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Visit Scotland | Alba
Article published 17/07/2020

Scotland’s Year of Coasts and Waters celebrates every aspect of our beautiful shores and waterways and the stories they inspire.

We spoke to Lynn Barbour, Founder of the Orkney Folklore and Storytelling Centre to learn about the rich history and heritage of the island and its inhabitants, as well as their deep relationship with the coast that surrounds them.

Orkney has a strong storytelling tradition - what is so special about the culture of storytelling on the Islands? 

I think George Mackay Brown, the Orkney writer and poet, says it beautifully: 'We cannot live life fully without the treasury our ancestors have left us'.  

The distance of 6,000 years, from the first Orkney Island settlers to the here and now of the twenty-first century, is bridged by their ancient oral traditions of storytelling, sagas and ballads, songs and rhymes. The weavers of the island peoples' stories were the islanders who worked the land and fished the seas.

Their stories have been spoken in at least 3 languages, from Pictish to Norse to Scots ‘mither tongue’, and in these languages woven together - the old Norn language of the Orkney and Shetland Islands.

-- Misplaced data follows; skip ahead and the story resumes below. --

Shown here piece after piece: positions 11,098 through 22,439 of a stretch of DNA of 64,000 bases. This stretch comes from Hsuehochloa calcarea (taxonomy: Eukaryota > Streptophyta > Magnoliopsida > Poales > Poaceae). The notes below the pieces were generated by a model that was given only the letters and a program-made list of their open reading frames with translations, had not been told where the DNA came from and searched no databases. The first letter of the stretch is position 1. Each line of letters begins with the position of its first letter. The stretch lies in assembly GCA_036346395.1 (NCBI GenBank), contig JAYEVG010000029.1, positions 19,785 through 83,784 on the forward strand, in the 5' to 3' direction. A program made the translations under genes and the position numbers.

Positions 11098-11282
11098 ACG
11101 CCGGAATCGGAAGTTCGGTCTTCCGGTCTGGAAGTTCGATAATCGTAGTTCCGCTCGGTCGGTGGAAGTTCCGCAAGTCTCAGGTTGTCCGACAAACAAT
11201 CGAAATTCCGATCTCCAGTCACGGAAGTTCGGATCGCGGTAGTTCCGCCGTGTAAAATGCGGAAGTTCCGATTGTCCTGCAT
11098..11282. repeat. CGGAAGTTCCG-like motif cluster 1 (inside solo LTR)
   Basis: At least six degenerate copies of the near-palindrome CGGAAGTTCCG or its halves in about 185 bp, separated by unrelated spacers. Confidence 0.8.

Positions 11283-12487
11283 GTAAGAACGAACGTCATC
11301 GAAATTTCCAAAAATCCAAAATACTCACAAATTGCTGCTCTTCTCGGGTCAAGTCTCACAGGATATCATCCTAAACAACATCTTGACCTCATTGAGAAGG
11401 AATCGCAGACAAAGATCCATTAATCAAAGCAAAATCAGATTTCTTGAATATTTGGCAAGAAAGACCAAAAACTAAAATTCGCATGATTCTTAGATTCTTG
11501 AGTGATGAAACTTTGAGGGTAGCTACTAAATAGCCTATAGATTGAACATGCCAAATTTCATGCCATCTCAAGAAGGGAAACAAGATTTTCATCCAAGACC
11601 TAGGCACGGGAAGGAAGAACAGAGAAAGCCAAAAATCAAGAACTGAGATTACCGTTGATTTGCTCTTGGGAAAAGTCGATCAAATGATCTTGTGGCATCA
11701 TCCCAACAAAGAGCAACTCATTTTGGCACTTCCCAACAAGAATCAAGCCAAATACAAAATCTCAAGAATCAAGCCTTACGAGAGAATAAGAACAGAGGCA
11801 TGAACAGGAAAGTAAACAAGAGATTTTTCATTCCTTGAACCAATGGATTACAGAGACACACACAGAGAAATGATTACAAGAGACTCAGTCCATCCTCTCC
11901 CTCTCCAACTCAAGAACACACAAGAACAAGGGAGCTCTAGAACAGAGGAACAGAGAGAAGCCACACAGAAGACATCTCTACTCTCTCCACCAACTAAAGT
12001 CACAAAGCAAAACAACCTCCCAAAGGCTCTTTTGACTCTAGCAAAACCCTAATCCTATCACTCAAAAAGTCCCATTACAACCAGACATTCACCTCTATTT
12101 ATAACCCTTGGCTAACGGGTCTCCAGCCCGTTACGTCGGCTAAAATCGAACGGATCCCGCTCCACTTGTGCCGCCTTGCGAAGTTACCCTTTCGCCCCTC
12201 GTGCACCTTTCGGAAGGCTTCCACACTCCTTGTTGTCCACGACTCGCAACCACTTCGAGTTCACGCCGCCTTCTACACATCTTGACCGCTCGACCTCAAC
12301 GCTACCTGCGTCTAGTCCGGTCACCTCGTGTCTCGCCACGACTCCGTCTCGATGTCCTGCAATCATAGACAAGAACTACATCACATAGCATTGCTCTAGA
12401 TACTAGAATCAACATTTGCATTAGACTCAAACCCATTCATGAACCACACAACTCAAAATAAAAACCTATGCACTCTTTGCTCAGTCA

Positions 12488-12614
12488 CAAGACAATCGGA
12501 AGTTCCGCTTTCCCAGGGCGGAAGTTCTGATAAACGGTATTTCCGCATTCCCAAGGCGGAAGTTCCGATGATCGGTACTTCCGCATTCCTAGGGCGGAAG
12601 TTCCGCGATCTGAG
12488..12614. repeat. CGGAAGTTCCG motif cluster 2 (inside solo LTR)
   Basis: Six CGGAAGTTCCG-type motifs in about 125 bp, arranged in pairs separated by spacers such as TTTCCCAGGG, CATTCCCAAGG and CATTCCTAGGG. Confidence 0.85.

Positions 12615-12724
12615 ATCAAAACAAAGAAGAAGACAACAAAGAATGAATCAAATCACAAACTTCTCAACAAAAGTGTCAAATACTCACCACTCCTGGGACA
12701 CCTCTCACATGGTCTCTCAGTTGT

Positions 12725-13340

Stories were traditionally passed from generation to generation, why was that important to the people and families? 

Every day everyone has a story to live out and share. The telling of these stories, passed on and preserved in memory from one generation to another, is the life story of a land and its people, their oral lore and genealogies, work customs and social traditions. In the Scottish Highlands and Islands the past families’ oral traditions are all part of the ‘tapestry’ that is the history and heritage of their own small communities.

Why is it important to keep these stories alive? 

These crofting fishers and farmers are our ancestors who have shaped today's social landscape. We cannot separate the myths, legends, folk tales and rhymes from the social and work customs of the people. This was their 'living lore', so when we tell these stories and legends today we share a glimpse back to those lost times around the peat fire in long, low earth houses. This 'living' storytelling experience, in the present moment, not only bridges the gap of time but carries their voices into the future. George Mackay Brown writes, 'The enchanting tongues went on and on beside the fish oil lamps, then the grey of morning entered the crofts and called the islanders back once more to their hard work of ploughing and fishing'.